Experiments with Helium, the P2P cell network

February 4th, 2024

I’ve had on my todo list for a while, to try using a second sim on my phone for data. Most modern phones let you have two sims, to either swap between. Or you can use one for calls and the other for data.

But first let me rewind, I use Google Fi, Google’s cell network. Service wise its fantastic. Google hasn’t built their own physical cell network, it sits on cell phone networks called a MVNO. But unlike cheaper providers they usually have negotiated top priority on the other networks, so your connectivity is fast.

Then when you travel, it seamlessly swaps to the local networks, and your cost stays the same. This was the main drawcard, as when traveling before on TMobile, you were on a slow network or they didn’t have a local partner.

Compounding this, with Google Fi, you have the extra security layer protecting your account, your Google account. This helps diminish the risk of someone stealing your sim or accessing your account.

BUT, the data is expensive, $10/gig. They do have an unlimited plan, which is more reasonable but I’ve kept hearing that this isn’t so good whilst abroad, often being cut off.

So I wanted to explore, why not add a cheaper sim, and set that one to ‘data only’ for domestic use, then Google Fi data when abroad.

In effect:

  • Keep Google Fi as primary phone number, and data whilst abroad.
  • Use a secondary provider, for data.

And it is a low risk thing to try, because if it doesn’t work, just turn off the other sim. And resume your current plan.

Enter Helium, I happened to see the launch early December, $20/month for unlimited calls/text/data, and 5gb tethered.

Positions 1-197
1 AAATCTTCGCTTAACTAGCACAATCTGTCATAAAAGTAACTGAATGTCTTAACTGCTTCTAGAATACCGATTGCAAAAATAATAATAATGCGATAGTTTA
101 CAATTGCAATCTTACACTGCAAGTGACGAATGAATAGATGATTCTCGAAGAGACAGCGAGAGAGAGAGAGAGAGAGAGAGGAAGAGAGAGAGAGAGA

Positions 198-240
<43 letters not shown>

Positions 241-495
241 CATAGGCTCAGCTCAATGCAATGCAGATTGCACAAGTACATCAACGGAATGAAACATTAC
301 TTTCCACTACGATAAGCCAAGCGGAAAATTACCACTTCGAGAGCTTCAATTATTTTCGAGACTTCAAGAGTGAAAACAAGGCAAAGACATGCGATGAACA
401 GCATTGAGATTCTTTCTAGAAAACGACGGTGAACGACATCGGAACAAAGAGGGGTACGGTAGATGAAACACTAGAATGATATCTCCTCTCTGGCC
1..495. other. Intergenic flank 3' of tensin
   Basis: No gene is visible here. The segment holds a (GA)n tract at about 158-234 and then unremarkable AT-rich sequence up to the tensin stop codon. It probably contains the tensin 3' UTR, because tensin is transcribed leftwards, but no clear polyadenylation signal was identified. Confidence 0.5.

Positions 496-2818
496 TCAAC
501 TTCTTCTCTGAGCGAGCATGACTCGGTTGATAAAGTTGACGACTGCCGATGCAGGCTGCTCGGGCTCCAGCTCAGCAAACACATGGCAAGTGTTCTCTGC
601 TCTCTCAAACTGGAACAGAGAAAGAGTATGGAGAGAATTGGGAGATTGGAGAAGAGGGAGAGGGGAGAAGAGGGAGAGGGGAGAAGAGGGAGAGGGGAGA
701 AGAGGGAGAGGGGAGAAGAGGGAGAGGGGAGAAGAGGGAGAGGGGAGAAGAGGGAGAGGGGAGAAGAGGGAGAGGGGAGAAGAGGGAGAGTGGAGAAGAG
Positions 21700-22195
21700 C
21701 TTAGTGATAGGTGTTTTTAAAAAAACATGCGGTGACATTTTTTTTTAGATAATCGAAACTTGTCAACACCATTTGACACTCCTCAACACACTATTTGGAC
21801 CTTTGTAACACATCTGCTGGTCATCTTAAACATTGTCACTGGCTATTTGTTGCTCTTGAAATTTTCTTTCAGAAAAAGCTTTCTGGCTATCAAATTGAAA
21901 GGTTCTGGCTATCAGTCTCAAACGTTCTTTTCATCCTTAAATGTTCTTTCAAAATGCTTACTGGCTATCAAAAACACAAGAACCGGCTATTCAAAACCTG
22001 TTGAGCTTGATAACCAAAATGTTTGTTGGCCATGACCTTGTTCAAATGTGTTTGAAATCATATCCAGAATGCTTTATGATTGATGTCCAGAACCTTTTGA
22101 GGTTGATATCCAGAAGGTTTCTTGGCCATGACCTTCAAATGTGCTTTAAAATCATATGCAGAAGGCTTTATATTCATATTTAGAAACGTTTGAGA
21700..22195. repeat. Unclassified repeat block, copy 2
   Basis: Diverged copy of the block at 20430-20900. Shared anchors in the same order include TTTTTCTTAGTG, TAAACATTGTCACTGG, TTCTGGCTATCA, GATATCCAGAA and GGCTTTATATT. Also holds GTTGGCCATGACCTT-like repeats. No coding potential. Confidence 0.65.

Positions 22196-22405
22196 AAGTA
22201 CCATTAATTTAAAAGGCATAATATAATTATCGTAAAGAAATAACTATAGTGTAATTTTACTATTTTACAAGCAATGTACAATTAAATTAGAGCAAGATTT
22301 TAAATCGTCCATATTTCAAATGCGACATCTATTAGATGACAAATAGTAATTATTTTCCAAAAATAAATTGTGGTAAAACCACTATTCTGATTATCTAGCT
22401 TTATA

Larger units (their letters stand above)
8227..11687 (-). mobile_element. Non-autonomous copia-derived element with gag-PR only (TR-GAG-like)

It has a history, of wanting to make a peer to peer network, where instead of a centralized network, it’s a network of individual participants powering the network. You yourself can get a hotspot and contribute network coverage. Pretty neat. Subscribers can also earn tokens for helping map the network and indicate where data is most needed. This is called Mapping Rewards.

Whilst they continue to build out the network, to stop gap coverage, they have T Mobile as a back haul provider. This provides continuous service where their participants don’t yet have coverage (which to be fair looks fairly nascent).

So I got set up early December and thought would share how the experiment is going. So how is it going? Nearly two months in:

  • I have found I haven’t had to pay yet, as the mobile mapping rewards cover the account fee. Which is a bonus I didn’t expect.
  • The data seems fast, not as fast as Google Fi in the same spot but still it is 5G.
  • I haven’t had any major connectivity issues, a couple of minor ones except ones indoors and then when I popped to NJ, there were a couple whilst it reconnected.

I haven’t tried calling on it, so can’t comment on that.

So far so good, I have reduced my overall mobile bill to circa $18/month (Google FI) plus taxes/international calls. Which is impressive.

A notable downside of Helium, if you enable mapping (which is optional) it does impact your battery. But so you can decide if the trade offs are worth it. I could turn it off and lift my bill to $38/month and it is still pretty reasonable for the set up.

I imagine some of that battery drain is the fact that the phone is running two sims. If you didn’t want to do Google Fi, you could use Helium & Airalo, to grab data when aboard. As Helium is domestic only, at least today.

If you want to join Helium, do use my code, I think we both get $5 off. Same with Google Fi. And/or Airalo.

In signing up to Helium you are by virtue supporting innovation in the mobile space. Forward looking, there’s a view where our cell service might be provided by lower satellites, from Starlink (or others). And a token based network might play a role in that future, to provide global connectivity.

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